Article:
So UTS has bought this very expensive, very impressive microscope which shows us a level of resolution that we've never had before and it shows it in 3D, so for round organisms that are sort of one micron in diameter you can actually see that the ring is far easier to have a look at and you can have a look at it in a lot more detail. So this microscope is housed in the I3 institute over at the science building at UTS, so what you can see here is that the cell's moved around and you can actually just have a good look at it. This is the first time we've actually been able to take a bacterial cell and sort of turn it around.
So this is one protein. We can do this with lots of different proteins and we're just submitting a paper on this at the moment to show that this particular protein has a very discontinuous appearance. Now that may not mean much to you, but to us it tells us how this protein might be actually working to cause division and there are other proteins that join it. What we're now looking at is trying to identify where those proteins actually go relative to this one. So it gives us a bird's eye view finally and what we want to do with this is that if you are looking at any antibiotics that are affecting proteins inside cells, one easy way of looking at how the antibiotic affects those cells is how it affects where those proteins go.
That's just another window of opportunity for us to look at and as I say, there's lots of projects in I3 where we're collaborating with people outside the university as well, one on malaria where they've actually identified new structures of the malarial parasite that have solved some mysteries about how it causes disease as well. So we're also doing a drug screening program to target Superbugs, starting with MRSA, going on to all sorts of other types of organisms and because we are biologists we're going to follow that up with determining how those drugs work and then developing those compounds into proper drugs.
Obviously when we identify these compounds we'll also be looking at commercialising that and working with companies, biotech companies and Big Pharma, who are interested in doing that with us. Bacterial biofilms are a big problem and if you know anyone that's had recurrent bacterial infections it's no doubt due to a bacterial biofilm. I'd like to just talk a little bit about this and the fact that they are antibiotic resistant by nature and there's a lot of work done by Cynthia Whitchurch and Lynne Turnbull on biofilms. I also just want to tell you a little bit about Manuka honey which has been advertised in the papers, so I must tell you about that new work.
These are different ways, so we've got drug screening, we've got looking at biofilms as another way of killing bacteria from antibiotic resistant infections and we've got another way in which we're looking at something completely different. We're not looking at an antibiotic anymore, we're looking at honey which is a solution - like wine, there's a lot of different things in it and the secret to its success is really the fact that it's very complex. It's not just one compound, so biofilm - this is a very schematic diagram, but basically bacterial cells mainly live in communities, so very few of them live sort of freely swimming around.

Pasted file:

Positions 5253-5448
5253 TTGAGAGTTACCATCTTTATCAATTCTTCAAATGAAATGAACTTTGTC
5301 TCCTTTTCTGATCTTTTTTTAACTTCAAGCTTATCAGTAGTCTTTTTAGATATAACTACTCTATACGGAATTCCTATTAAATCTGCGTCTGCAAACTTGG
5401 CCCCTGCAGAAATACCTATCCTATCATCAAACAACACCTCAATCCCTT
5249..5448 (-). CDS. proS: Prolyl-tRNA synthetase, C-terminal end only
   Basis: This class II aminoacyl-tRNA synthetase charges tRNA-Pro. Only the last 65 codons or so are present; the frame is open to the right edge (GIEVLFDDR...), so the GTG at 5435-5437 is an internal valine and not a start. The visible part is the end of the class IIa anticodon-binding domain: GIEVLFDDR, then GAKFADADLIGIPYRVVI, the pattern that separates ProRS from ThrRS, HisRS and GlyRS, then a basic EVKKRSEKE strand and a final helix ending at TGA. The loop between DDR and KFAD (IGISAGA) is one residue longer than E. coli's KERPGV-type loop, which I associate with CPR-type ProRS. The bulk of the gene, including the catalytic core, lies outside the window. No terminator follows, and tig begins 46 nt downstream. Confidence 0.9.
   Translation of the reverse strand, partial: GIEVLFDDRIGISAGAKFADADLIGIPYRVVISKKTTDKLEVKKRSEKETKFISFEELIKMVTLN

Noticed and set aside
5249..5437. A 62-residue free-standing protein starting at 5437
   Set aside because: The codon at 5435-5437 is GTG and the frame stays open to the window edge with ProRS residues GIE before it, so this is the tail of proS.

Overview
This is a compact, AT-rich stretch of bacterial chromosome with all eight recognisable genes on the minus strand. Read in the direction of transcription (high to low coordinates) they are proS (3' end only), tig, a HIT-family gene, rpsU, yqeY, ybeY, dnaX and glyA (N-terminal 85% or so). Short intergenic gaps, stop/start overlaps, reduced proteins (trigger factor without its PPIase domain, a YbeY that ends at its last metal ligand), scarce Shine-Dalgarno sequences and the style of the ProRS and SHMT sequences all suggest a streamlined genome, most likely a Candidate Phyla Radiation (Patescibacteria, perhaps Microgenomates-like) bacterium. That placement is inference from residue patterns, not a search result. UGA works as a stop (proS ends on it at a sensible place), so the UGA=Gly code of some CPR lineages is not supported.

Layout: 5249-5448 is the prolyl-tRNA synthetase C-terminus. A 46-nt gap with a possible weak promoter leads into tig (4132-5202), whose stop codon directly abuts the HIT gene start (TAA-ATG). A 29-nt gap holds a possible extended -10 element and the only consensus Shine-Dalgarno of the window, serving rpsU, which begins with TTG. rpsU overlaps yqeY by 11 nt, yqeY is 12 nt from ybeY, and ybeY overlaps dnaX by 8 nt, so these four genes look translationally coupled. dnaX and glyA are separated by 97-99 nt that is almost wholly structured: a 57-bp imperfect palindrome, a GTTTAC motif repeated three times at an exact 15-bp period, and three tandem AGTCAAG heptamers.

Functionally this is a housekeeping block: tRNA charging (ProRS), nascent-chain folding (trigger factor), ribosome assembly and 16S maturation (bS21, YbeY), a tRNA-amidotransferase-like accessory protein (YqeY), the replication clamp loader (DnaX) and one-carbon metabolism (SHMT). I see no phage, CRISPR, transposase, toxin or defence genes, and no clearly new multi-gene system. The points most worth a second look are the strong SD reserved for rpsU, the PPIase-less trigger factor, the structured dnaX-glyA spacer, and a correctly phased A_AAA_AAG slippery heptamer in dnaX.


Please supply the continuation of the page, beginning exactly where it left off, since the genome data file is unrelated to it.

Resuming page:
For years - and still this is how we study them, because it's easy to do so and you can do certain experiments with free living bacteria - but most of them live this way, in our body, in drains, on boats, in showers, wherever you find a surface you'll find them. So what they do is they swim around, find a surface, attach to that surface, make a bit of slime, extra cellular material and build a scaffold basically. This is their way of bunkering down to protect themselves. They can protect themselves from the immune system and from antibiotics, so you have to add a 1000 times more antibiotic to a biofilm to actually kill the cells and in fact that's not practical to do so when you have an infection in the body.
What happens then to finish this cycle is that they detach, then you get free living forms again and so if most of the infection is in the biofilm like if you've had a catheter inserted or a pacemaker or whatever else, you can have a biofilm forming on that. Every now and then some free living bacteria will leave it, form an infection or you'll get high blood counts of bacteria. You take antibiotics, it dies down, the biofilm is still there, bacteria come out again, move around the system again, you take antibiotics, it goes down again. Some people take antibiotics all their life because this is what happens.
So how do we deal with that? Okay, so they're everywhere as well, but medical biofilms of importance here; they're thought to cause at least 80 per cent of infections. Implants, medical devices, they're persistent infections as I've just described and they're found in chronic wounds which in the aging population particularly is a big problem and also with diabetes sufferers. They're recalcitrant to antibiotics and the immune system, so all this time we've been dealing with antibiotics we haven't really addressed the issue of biofilms and so at I3 Cynthia Whitchurch and Lynne Turnbull have - they study a lot of different things, but basically one of the key organisms they're interested in - pseudomonas aeruginosa - I described that that's involved in cystic - well, it's a problem in cystic fibrosis.